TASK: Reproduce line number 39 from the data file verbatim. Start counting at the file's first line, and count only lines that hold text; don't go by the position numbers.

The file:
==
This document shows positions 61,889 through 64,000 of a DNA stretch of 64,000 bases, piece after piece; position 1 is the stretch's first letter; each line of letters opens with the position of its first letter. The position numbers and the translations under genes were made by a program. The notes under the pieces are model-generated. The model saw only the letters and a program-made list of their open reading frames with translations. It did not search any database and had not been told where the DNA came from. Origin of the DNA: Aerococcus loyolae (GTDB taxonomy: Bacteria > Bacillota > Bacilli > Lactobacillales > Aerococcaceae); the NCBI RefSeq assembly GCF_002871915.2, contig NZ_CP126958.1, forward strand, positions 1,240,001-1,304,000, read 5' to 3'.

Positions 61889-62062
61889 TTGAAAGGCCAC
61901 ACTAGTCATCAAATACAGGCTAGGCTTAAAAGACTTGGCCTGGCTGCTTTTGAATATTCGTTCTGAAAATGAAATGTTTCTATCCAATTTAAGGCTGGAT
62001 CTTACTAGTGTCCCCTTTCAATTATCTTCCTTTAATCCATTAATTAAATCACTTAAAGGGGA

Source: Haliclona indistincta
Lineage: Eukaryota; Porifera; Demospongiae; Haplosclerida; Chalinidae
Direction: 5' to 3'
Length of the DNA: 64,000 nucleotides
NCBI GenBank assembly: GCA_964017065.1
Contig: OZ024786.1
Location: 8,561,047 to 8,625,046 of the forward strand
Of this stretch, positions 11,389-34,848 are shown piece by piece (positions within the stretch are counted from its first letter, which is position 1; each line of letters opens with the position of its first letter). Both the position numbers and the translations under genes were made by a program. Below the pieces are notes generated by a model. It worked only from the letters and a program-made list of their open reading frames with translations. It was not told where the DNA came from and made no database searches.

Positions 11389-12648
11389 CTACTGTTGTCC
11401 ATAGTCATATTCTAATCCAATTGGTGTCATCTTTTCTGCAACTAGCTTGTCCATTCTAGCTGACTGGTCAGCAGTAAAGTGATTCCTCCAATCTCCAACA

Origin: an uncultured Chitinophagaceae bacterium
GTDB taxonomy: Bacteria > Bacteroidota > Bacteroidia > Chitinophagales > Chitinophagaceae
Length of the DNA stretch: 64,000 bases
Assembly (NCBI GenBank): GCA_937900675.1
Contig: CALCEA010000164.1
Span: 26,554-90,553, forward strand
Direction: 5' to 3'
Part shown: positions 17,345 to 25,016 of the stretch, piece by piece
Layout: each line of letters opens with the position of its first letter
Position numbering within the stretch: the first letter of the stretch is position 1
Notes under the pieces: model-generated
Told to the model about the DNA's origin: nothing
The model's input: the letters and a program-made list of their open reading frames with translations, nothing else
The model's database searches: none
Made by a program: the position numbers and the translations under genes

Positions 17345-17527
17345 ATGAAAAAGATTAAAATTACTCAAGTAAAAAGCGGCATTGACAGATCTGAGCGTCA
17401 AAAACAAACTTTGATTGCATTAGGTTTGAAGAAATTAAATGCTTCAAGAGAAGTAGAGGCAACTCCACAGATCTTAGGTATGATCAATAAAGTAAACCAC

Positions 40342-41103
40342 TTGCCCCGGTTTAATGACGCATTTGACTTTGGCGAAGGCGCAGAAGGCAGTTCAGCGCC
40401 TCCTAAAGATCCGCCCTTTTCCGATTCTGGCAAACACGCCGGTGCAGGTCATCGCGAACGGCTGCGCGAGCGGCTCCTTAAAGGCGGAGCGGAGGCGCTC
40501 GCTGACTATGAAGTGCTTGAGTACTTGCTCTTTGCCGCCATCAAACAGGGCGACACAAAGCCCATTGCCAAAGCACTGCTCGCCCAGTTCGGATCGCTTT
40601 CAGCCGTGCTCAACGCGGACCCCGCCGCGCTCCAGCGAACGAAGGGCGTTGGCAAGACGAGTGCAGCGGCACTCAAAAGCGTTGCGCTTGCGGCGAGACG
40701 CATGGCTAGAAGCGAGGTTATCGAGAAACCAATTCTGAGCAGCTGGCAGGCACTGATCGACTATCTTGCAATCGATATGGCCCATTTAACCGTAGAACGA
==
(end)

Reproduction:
40601 CAGCCGTGCTCAACGCGGACCCCGCCGCGCTCCAGCGAACGAAGGGCGTTGGCAAGACGAGTGCAGCGGCACTCAAAAGCGTTGCGCTTGCGGCGAGACG